PCR fidelity

m.a.jones mbi050 at abdn.ac.uk
Fri Jan 12 09:20:16 EST 1996


Ned Mantei (mantei at neuro.biol.ethz.ch) wrote:
: In article <4b9cu7$i26 at thorn.cc.usm.edu>, rbateman at ocean.st.usm.edu
: (Robert Bateman) wrote:

: > I have a graduate student who is using RT-PCR to amplify a large section 
: > of the coding region (75%) of a peptide processing enzyme from several 
: > mammalian species. We intend to sequence these and compare the sequences 
: > to identify conserved residues. His committee is concerned about the 
: > fidelity of Taq polymerase even though he is directly sequencing the PCR 
: > products. 


: If he is *directly* sequencing the PCR products, without cloning them,
: then he is reading the *average* sequence. The 0.1% or less errors at each
: position never show up. There would only be a problem if the polymerase
: always made a mistake at >25% or so frequency at one particular position,
: something for which there is no evidence at all. The problems with
: mistaken incorporation arise when one looks at individual clones. I don't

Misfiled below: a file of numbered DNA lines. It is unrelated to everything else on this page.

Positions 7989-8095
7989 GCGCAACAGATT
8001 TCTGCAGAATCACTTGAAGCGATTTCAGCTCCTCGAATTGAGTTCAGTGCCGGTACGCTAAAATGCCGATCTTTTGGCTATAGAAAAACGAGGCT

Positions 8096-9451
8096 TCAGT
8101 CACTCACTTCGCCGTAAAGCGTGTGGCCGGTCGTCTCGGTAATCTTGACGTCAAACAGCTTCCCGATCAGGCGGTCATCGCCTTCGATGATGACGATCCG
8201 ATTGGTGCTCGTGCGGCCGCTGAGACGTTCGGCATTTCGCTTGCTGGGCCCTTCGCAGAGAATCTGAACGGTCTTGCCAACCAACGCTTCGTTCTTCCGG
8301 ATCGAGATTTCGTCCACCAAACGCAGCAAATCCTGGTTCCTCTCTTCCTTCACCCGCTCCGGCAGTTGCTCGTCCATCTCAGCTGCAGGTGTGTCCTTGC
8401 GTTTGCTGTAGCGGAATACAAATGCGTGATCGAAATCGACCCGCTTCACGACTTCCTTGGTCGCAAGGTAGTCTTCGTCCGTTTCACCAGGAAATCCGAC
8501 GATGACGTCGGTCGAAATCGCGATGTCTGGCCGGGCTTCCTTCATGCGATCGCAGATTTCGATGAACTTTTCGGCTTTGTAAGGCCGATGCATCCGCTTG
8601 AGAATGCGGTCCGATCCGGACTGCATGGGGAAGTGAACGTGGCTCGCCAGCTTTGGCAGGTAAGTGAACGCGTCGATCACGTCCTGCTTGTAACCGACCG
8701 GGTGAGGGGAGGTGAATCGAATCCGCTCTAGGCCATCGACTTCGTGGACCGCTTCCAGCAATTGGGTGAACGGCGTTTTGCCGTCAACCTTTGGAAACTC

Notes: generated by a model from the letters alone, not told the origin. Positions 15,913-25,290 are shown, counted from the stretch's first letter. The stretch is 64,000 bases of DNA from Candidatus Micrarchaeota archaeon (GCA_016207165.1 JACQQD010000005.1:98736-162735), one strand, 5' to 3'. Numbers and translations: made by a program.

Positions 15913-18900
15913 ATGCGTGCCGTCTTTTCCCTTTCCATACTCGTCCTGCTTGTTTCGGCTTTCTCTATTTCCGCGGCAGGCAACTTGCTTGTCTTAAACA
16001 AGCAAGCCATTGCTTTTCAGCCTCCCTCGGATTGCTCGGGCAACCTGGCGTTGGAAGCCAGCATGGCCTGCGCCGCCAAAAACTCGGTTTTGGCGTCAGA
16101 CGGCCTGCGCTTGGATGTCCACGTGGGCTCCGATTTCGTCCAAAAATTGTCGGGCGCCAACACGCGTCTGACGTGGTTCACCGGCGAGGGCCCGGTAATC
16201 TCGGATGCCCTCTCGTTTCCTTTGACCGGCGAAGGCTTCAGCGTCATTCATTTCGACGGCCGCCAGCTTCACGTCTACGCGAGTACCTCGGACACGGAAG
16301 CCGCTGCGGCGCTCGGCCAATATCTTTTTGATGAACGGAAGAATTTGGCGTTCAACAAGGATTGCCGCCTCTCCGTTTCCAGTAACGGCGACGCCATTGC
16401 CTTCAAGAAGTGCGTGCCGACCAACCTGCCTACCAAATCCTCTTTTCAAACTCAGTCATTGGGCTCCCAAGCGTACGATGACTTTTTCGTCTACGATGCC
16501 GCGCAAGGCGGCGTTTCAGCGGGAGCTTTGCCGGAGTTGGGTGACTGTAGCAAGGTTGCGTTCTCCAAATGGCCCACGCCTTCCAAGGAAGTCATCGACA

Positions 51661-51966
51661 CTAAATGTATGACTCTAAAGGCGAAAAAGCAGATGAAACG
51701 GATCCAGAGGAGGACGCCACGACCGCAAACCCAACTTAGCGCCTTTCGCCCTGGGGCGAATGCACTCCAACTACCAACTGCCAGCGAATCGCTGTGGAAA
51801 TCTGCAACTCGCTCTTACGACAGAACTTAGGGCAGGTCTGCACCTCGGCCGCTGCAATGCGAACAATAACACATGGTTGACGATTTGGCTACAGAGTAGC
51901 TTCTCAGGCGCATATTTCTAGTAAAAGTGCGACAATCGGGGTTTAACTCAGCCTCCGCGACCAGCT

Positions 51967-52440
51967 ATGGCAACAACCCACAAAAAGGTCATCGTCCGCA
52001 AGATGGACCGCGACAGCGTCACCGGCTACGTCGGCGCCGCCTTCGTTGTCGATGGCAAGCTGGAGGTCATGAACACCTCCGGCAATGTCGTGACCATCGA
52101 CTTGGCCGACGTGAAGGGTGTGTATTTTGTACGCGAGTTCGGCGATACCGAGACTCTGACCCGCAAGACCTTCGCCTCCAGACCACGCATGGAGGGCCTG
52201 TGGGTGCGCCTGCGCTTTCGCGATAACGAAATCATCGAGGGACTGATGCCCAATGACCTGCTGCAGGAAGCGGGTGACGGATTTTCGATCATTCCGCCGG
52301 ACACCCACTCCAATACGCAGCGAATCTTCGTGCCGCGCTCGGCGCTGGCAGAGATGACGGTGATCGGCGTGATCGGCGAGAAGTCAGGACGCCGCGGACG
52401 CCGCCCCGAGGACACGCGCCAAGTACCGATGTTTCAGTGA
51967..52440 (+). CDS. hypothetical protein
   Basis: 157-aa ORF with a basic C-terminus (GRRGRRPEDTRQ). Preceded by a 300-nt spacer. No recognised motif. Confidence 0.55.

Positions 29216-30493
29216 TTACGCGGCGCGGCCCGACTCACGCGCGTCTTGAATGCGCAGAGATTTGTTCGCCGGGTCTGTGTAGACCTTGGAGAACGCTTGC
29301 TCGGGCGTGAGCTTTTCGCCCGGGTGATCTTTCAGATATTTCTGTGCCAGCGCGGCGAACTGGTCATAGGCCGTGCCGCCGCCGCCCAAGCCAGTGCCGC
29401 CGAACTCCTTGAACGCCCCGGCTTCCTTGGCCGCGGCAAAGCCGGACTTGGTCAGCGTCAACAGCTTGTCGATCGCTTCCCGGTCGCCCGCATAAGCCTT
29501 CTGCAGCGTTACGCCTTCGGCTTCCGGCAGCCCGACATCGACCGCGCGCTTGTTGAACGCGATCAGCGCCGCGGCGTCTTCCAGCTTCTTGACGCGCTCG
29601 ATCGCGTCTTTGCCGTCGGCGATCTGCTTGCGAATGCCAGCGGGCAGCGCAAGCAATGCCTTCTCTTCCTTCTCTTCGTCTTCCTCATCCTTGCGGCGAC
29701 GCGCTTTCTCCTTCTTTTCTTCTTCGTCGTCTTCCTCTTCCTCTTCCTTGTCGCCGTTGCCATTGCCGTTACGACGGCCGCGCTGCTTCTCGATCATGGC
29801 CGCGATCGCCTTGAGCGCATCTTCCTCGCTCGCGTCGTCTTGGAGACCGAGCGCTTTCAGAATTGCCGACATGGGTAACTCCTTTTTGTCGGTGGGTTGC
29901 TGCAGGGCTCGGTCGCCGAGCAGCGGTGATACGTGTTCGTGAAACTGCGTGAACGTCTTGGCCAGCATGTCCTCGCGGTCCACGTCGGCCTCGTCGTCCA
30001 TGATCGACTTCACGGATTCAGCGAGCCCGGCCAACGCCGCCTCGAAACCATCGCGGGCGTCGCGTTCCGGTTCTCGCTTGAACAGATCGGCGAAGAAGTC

: think the committee understands the problem.

: -- 
: Ned Mantei
: Dept. of Neurobiology, Swiss Federal Institute of Technology
: CH-8093 Zurich, Switzerland
: mantei at neuro.biol.ethz.ch   Fax: +41-1-633-1046

I agree with this comment. There numerous people who say PCR based sequnecing 
is flawed but, normally have no experience of it themselves.

When I, or others I know have done PCR to get a product then PCR based cycle 
sequencing and compared it to know sequence from radiolable standardDD-methods
we have had no problem. 

All our the screening of a gene for say random point mutations can easily be
done by using overlapping PCR products of 400 bp, each amplified twice 
 independantly, and then sequence on both strands. With PCR and automation 
this takes less than a day to do, and then overnight to read of the sequence.

If you then get a mutation or mismatch you can see it from two independant
amplifications and both strands, in practice we normally end up with 
this being in triplicate. 

In the sequecing of a 1.6 kb ORF I've seen only one miss-base in one from PCR
product, which was a clear as day.   

As for automated sequencing the same is true, if it was as bad as some people
make out then nothing would ever get sequenced. 

given the speed and the, enormous excess of primer that you normally make 
its no problem repeating samples or doingduplicates etc.. to ensure acuracy!

Mike Jones
Aberdeen 



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